Lewis argues that “this year, or this month, or, more likely, this very day, we have failed to practice ourselves the kind of behavior we expect from other people.” This is very true. We aren’t perfect, and we do tend to break our own moral coeds from time to time. This can’t be helped: we have emotions, and, sometimes, they take away our ability to react rationally. But this fact does not prove that the law of nature exists. It merely proves that we aren’t infallible.

As you can see, I have a lot of problems with C.S. Lewis’s belief in the laws of nature. I do believe that some level of our moral code comes from our biology, but I also believe that it comes from our society. We don’t all believe that the same things are right and wrong.

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3 responses to “Mere Christianity: Part 2

  • Katy

    Hi 🙂 i have begun reading mere christianity and i am up for some healthy debate. I am not attacking you in any way so i hope i dont come across that way. I too, am searching nswers, and am genuinelypresenting my reaction to your post.
    FirstMy main thought was this: with the Nazis example… I had a thought… Could both sides be aiming for the same thing (i.e. Perfection, purity) but just go about it in different ways (one side seeks perfection by killing off everyone that doesnt fit a “standard”, the other side seeks perfection by accepting all people and loving people based on character rather than appearance). If both sides are in fact fundamentally working for the same thing, does that not show both sides have the same inner moral law?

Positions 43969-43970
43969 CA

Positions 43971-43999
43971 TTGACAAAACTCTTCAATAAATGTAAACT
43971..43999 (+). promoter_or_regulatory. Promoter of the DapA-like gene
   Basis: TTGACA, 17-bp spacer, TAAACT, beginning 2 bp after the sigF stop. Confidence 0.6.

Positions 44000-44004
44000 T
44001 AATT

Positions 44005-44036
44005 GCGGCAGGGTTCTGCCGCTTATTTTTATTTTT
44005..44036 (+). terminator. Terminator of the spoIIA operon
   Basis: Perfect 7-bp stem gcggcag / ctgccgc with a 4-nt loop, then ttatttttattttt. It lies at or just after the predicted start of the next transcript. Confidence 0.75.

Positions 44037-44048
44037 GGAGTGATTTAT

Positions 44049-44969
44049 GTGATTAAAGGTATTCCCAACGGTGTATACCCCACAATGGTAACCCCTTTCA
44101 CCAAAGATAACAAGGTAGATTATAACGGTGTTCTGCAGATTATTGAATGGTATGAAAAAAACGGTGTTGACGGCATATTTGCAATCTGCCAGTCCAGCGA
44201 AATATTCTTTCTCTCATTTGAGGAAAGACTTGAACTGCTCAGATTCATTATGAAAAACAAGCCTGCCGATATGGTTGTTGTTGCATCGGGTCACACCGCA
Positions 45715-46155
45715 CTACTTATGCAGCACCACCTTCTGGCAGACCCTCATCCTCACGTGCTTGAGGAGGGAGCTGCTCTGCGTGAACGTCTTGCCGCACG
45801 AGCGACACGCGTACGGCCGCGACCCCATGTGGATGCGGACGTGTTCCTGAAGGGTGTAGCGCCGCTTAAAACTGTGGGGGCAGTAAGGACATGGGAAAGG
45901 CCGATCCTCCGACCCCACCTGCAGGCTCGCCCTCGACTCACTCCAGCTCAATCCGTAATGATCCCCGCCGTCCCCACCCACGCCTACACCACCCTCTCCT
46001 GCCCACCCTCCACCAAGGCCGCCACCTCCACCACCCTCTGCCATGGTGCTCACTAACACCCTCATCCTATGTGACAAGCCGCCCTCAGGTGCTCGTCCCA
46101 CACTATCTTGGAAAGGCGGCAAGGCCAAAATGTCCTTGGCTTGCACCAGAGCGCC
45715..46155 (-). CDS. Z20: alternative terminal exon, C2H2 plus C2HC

Let me know what you think. Happy to be rebutted.

    Like

    • hessianwithteeth

      I think you’re giving the allies way too much credit. They didn’t love the Jews any more than the Germans did. Antisemitism was very widespread t the time. They didn’t go to war for the Jews either: they went to war because they thought the Germans were going to take territory that they considered theirs. Israel is actually evidence for their continued antisemitism after the war: they didn’t want the Jewish people to live in their countries, so they created a country for them and tried to bribe all the Jewish people to live in it. There disregard for the Pakistani people already there is evidence of their further racism.

      Like